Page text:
Say what? Seitan!

Seitan bacon and eggs

Faux meat is making headlines in the world of cuisine. Even Air New Zealand has been serving it recently – in a meat-free ‘Impossible Burger’ that has opinions divided on whether or not this is ‘ok’ in a country that likes to promote its farm-fresh produce to the world. Faux meat is also ‘flavour of the month’ (if you’ll excuse the pun!) with environmentalists who advocate eating less meat and more plant-based foods for the sake of the planet’s health. But amongst faux meat claims-to-fame, and the concerns of a population looking for ways to fight climate change, many of us are wondering ‘just what is faux meat? Where do I get it, and how much does it cost?’

Seitan bacon and eggs
Seitan bacon and eggs


The bad news for the gluten-intolerant is that most faux meat products contain the very stuff they cannot tolerate – gluten! In fact, gluten flour is often the main ingredient in meat substitutes. A common form of faux meat is known in Asian cultures as ‘seitan’ (pronounced ‘say-tarn’). This product, which has been in existence since the 6th century, is high in protein. It was named ‘seitan’ in the early 1960’s by the Japanese proponent of the macrobiotic diet, George Ohsawa. It also goes by other names including ‘wheat gluten’ and ‘wheat meat’.

Over the centuries, seitan has been especially popular in Buddhist regions because of the preference among those following Buddhists practices for meat-free diets. Early records note the extensive preparations monks went to in order to produce the product. It involved repeatedly rinsing flour in fresh water until the starch from the resulting dough had been removed, and the water ran clear.  The resulting stretchy mass of gluten was then flavoured, and boiled or steamed to form a chewy meat substitute which could be cut up and used in a wide range of dishes.

Because seitan is low in fat and carbohydrate, yet high in protein and minerals, it is considered to be a healthy alternative to meat. However, although it can be found in many health food stores, organic outlets and Asian food supplies, it is often more expensive than meat, especially when value has been added to the finished product by selling it in a flavoured or marinated form.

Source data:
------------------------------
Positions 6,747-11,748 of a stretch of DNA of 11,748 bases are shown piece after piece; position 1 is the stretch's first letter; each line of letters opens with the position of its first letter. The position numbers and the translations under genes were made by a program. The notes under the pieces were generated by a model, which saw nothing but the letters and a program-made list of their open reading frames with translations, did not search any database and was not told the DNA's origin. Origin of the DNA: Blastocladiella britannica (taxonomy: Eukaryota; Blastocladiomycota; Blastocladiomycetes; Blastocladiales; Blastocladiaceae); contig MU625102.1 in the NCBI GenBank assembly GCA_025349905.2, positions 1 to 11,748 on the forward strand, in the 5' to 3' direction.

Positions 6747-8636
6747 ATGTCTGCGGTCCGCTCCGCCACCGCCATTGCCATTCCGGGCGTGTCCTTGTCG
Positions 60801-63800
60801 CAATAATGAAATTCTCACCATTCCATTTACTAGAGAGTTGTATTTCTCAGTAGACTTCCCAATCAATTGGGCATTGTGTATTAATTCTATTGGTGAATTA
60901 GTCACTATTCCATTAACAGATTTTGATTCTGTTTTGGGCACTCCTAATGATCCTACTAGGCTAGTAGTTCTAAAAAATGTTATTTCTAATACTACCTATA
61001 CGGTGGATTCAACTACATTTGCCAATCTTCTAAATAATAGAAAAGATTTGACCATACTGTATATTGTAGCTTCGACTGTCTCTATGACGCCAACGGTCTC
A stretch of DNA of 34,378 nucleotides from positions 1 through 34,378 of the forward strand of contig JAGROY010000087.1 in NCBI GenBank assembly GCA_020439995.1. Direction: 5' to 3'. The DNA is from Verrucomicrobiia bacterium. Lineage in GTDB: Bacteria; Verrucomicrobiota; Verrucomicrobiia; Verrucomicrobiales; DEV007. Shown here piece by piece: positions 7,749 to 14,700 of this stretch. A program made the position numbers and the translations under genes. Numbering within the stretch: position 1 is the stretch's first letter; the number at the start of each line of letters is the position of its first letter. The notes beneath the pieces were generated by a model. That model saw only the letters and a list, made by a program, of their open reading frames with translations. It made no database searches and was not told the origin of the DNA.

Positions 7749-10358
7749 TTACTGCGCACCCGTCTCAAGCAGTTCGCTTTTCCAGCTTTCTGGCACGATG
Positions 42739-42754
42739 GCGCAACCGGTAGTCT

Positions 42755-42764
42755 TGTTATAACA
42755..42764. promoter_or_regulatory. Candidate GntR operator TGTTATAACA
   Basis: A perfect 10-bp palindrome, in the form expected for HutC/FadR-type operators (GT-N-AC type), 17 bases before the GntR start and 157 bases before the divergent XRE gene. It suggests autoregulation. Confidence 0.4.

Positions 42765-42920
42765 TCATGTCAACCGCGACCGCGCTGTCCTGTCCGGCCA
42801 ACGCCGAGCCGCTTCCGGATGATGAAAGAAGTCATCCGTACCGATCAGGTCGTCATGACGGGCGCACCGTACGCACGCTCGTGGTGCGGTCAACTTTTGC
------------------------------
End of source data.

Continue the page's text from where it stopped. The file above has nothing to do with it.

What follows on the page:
Seitan dough floavoured with stock and plain awaiting cooking.
Seitan dough flavoured with stock and plain awaiting cooking.

What few people realise, though, is that making your own seitan couldn’t be easier, and that recipes for different forms of it abound on the internet. What makes seitan-making so simple today, is that there is no need to begin by first washing the starch from your flour. All you need do is buy the already extracted gluten! As seitan is a relatively bland product, it can be flavoured to suit whatever cooking you wish to use it in. The addition of vegan stocks (such as chicken, bacon or beef) means that, in a finished dish, it can be virtually impossible to distinguish between seitan ‘meat’ and the real thing. It is even possible to produce seitan bacon and salami, chorizo and fish fillets! When processed in a kitchen blender, seitan can be made to resemble mince and used in bolognaise or pies.

Whether you’re catering for vegans or vegetarians, wanting to do your bit to help keep climate change at bay, or simply wishing to trial a new ingredient in your cooking, seitan is worth purchasing. And if you want to have fun – why not make it yourself?